Blockchain And The Future Of Real Estate
In a recently published report by Cushman and Wakefield on the blockchain, bitcoin, and their effects on real estate, the corporate real estate mogul stated that “global spending on blockchain technology totalled $945 million in 2017. This amount is forecast to increase to $9.7 billion by 2021.”Even so, the adoption into the corporate real estate industry has been progressively slower to catch up on, with the first transaction being fully funded by cryptocurrency which happened in December 2017.
Most of the people working in the industry wonder how the same relates to interiors, but before we get started on the application of blockchain in design, let’s dive into the basics first. Blockchain works as a digital ledger where transactions are chronologically recorded. The history and cryptography are linked together and the database shared with everyone who is involved. Bitcoin, which is supported by this technology, is a kind of cryptocurrency which is also the first-ever decentralized digital currency.
Its concept is one-to-one, where the exchange or transactions happen between the parties directly, without the presence of a middle party. Crypto transactions are updated in the digital realm by a number of distributed servers in less to no time. These servers compare the data for the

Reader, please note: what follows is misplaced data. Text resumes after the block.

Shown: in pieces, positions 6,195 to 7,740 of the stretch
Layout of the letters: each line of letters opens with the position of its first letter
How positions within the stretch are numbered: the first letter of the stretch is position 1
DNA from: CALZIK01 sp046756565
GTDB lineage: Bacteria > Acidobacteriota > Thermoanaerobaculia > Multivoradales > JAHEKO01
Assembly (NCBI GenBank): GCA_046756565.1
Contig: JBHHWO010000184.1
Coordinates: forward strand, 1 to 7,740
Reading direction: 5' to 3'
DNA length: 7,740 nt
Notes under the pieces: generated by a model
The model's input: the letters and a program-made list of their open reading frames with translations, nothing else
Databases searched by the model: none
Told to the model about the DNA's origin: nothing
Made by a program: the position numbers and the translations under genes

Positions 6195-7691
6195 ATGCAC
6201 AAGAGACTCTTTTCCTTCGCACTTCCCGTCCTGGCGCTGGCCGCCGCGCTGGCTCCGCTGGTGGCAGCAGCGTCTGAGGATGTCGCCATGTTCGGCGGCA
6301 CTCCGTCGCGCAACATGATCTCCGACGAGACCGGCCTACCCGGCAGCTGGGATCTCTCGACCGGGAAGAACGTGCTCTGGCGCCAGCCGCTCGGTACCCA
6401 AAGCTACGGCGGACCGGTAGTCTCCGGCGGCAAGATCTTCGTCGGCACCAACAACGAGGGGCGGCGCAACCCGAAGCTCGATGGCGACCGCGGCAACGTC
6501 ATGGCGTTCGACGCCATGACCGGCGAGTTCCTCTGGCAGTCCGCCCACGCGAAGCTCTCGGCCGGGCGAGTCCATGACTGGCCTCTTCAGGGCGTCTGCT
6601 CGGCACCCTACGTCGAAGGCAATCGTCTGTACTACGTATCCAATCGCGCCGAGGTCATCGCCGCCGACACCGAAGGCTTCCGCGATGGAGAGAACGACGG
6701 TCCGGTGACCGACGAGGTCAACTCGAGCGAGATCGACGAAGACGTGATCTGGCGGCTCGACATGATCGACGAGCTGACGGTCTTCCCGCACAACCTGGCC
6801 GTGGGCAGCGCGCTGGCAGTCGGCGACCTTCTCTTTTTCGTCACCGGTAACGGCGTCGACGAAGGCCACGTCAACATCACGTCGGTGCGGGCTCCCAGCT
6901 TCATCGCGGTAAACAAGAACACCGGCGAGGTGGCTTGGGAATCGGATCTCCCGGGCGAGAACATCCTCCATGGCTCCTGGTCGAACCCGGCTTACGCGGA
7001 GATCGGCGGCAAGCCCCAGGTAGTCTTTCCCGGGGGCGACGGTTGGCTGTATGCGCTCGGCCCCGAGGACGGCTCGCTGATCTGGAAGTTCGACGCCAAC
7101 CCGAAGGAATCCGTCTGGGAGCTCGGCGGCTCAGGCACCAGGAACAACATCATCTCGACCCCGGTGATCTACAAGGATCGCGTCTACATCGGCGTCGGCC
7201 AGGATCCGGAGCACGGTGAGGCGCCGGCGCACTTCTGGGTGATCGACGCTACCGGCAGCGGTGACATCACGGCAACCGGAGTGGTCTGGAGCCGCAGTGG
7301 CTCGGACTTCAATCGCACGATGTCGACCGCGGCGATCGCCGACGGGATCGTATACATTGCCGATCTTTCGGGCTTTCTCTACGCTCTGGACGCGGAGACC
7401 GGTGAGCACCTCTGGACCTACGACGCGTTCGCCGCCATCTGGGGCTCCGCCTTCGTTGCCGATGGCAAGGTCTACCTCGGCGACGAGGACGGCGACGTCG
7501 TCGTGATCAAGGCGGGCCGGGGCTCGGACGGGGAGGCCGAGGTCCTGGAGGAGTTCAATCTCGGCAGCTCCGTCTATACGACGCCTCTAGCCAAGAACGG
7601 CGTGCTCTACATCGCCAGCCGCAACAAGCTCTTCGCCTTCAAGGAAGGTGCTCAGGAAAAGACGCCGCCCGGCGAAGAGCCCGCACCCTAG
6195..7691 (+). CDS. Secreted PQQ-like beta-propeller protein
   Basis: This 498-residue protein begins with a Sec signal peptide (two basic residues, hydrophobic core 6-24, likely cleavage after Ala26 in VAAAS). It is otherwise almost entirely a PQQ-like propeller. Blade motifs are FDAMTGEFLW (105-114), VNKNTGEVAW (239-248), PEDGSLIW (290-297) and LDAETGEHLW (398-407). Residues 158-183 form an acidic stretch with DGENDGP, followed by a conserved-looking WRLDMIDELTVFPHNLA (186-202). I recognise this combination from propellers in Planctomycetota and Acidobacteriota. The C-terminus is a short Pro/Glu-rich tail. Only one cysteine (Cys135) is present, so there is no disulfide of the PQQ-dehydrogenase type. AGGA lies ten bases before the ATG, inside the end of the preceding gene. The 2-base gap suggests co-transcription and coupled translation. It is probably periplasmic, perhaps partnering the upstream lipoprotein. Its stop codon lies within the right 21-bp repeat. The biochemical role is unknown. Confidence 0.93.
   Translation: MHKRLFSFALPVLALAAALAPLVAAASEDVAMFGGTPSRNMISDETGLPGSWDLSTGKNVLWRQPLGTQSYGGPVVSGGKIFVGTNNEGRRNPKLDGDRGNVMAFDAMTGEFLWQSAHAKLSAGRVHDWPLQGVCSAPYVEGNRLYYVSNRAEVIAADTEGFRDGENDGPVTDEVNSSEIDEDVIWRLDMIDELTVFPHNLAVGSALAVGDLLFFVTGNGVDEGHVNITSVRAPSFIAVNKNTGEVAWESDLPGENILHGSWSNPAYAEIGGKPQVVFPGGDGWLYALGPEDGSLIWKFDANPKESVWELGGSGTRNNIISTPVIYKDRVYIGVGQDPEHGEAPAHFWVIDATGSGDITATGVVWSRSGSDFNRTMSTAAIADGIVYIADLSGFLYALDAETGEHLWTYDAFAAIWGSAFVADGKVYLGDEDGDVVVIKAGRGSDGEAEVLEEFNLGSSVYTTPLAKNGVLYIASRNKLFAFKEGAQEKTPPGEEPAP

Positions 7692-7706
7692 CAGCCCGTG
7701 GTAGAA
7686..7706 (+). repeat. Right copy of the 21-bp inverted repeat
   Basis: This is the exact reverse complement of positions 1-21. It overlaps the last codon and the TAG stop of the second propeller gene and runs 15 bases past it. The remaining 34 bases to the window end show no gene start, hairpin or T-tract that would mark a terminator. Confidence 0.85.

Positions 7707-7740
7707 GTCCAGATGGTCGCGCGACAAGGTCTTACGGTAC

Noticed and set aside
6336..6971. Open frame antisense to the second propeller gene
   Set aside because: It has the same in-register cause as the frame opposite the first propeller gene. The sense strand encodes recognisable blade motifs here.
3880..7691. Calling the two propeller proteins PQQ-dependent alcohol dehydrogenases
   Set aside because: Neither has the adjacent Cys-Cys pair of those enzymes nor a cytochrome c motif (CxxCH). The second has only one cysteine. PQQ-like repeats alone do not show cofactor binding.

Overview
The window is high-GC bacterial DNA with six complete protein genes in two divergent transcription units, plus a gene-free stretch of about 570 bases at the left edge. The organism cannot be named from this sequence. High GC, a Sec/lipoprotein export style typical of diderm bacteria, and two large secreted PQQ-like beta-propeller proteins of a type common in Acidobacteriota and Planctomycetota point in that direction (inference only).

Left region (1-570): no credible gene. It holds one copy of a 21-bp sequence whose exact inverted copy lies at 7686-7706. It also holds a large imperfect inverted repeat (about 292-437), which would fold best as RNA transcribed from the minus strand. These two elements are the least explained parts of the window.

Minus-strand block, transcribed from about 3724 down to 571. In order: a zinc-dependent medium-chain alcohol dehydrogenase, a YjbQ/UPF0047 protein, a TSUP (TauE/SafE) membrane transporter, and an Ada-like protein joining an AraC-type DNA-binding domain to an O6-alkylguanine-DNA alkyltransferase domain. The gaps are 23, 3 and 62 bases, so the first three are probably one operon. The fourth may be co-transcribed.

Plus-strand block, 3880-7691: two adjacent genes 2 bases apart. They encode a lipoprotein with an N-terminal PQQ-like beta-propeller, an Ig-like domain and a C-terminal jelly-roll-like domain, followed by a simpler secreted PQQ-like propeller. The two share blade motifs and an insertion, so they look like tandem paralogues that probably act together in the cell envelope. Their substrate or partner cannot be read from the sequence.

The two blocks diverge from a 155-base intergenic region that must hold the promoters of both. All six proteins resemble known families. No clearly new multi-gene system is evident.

Why is it so great?
- When you make transactions, the involvement of a payment processor is not necessary, which makes it cost effective i.e. the fee for each transaction is zero to negligible.
- When making a donation, or buying a product which does not require shipping, blockchain does not require personal details, making virtual transactions easier and efficient to take place.
- It prevents fraudulent payment chargebacks and reversal risks for industries.
Therefore, blockchain is seen as having beneficial and palpable applications in real estate transactions. Moreover, its applications are equally as advantageous to the property management, project management and design industry. Senior product manager at Mace, a blockchain advocate, and a lean thinker, Brittanie Campbell-Turner, shared with us how the application of blockchain in the real estate industry has the ability to improve the way we look at not only the financial but also the non-financial transactions in the interior design and real estate space.
Campbell-Turner says that she constantly thinks toherself, “How do I impact and provide value to the end user of the space? When we embark on construction, how do I improve productivity or create a better space? What’s the benefit of the owner or end user of the space? Blockchain provides the data set to make decisions and manage processes, allowing the end user to experience a more seamless environment.”
Blockchain and Property Management
Campbell-Turner saysthat “contrary to popular misunderstandings of the technology, blockchain does not need to be associated with a cryptocurrency. Blockchain itself is not a digital token. What I’m most excited about in blockchain is the capability called smart contracts, which allows you to tie a condition to the transaction.” In simpler words, the technology that manages the back-end transactions of an exchange can also even be used to operate an existing contract, for purposes like building maintenance.